In order to communicate TERC’s important microplastics research to the public, the education team has installed a new exhibit at the UC Davis Tahoe Science Center in Incline Village, Nevada. The exhibit, called “Tahoe’s Plastic Problem,” explores plastic pollution at Lake Tahoe through a series of wall panels and hands-on activities. Starting with “A Day at the Beach,” see a beach-goer with multiple single-use plastic products. Follow those plastic items as they break apart into smaller and smaller pieces, known as microplastics. Engage with hands-on activities to investigate different sizes of plastic and learn about their impacts on the environment. These science activities model the same methods used to conduct microplastics research by UC Davis TERC.
The exhibit wraps up with a call to action: it is not enough to change our habits of buying and disposing of single-use plastics, we must also stop the production of the non-essential, single-use plastics in the first place.
Together with the Tahoe Water Suppliers Association (TWSA) and Sierra Watershed Education Partnership (SWEP), and the League to Save Lake Tahoe, the TERC education team has developed curricula to teach local students about the plastic problem and encourage them to become part of the solution.
TERC educators have presented microplastics education to students at four local high schools, both in-person and virtually. Before the move to distance and hybrid learning in 2020, the education team developed a series of informative and hands-on classroom activities to get the high school students engaged in the local environmental problem of plastic litter.
The classroom activities allowed students to explore the recycling at their own high schools and to analyze microplastics collected from local beaches. This background knowledge allows students to prepare for a campaign to reduce the number of plastic products sold at local Raley’s grocery stores.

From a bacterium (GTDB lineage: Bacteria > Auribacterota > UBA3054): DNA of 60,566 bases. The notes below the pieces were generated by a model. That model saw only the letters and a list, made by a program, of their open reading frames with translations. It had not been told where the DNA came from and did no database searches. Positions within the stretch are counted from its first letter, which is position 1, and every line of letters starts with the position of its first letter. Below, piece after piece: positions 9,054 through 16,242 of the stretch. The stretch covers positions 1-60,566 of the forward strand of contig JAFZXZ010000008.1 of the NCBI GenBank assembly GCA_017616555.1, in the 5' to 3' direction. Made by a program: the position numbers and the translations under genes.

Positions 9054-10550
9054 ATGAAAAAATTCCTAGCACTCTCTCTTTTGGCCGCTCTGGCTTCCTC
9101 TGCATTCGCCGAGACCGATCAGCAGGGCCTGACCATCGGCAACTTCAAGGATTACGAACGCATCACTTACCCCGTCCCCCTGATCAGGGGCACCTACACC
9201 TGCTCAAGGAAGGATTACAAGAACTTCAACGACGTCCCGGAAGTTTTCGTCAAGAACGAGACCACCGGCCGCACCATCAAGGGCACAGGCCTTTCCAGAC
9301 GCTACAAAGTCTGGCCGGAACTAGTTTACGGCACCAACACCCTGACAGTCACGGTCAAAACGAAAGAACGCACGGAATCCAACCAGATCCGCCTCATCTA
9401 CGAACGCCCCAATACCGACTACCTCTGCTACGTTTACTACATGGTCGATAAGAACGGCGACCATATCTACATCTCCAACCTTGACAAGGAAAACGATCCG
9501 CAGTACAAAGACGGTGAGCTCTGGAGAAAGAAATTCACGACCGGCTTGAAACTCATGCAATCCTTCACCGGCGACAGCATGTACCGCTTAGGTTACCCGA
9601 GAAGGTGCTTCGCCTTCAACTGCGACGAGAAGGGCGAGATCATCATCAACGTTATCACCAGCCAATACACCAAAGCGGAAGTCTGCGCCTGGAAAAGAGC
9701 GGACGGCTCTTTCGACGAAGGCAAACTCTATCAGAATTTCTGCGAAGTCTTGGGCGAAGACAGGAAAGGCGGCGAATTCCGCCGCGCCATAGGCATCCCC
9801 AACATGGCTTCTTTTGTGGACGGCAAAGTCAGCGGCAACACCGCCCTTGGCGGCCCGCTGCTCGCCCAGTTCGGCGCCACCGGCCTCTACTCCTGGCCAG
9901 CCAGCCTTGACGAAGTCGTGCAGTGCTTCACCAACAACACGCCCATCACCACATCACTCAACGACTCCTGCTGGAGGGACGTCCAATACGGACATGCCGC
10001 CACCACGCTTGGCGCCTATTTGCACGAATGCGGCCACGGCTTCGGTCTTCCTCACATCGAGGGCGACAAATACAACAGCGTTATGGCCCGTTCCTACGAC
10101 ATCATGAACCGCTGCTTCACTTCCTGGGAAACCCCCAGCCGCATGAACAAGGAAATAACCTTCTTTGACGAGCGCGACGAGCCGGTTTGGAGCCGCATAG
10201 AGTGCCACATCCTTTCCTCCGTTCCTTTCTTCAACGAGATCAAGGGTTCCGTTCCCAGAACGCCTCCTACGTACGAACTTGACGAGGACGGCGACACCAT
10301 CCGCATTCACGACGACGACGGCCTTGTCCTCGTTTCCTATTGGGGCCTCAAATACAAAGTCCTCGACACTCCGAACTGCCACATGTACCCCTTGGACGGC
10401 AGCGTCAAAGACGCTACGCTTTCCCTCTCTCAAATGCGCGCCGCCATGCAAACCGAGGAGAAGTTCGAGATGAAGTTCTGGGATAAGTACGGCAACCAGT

Reusable Water Bottles
Several Raley’s grocery stores the Tahoe area have partnered with TERC in order to print reusable metal water bottles that feature “Drink Tahoe Tap ®” and plastic-free messaging. Raley’s launched this campaign to encourage customers to make the more sustainable choice of going reusable in the single-use plastic water bottle aisle. Due to the success of this initial project, Raley's expanding the campaign to six other stores in Truckee, CA and Reno, NV with the intention the continued expansion to an additional 80 stores in Spring 2021.
The components of the marketing campaign were designed to build on the highly visible and effective Take Care Tahoe campaign. By using eye-catching bright colors and witty phrases like “Break Up With Plastic,” “Water in Plastic Bottles is Trucked Up,” and “Fill Anywhere, Take Everywhere,” the water bottles will not only serve as a sustainable way to fill up on water, but will also encourage others to rethink their plastic use as well.
In conjunction with the sale of reusable water bottles, TERC also conducted a survey on single-use water bottle usage in the Tahoe area by residents and visitors. If you haven’t taken it already, the survey is available at https://www.tinyurl.com/TahoeWaterBottleSurvey.
The sale of these reusable water bottles will be coupled with a push to increase accessibility to drinking water filling stations around the basin. In partnership with several local high schools, TERC plans to double the number of refill stations on the mobile “Tap App,” which points folks toward locations where they can refill their water bottles. Groups of students from four local high schools will present ways to increase sustainability to the Raley’s executive team, in hopes to move the needle on plastic pollution.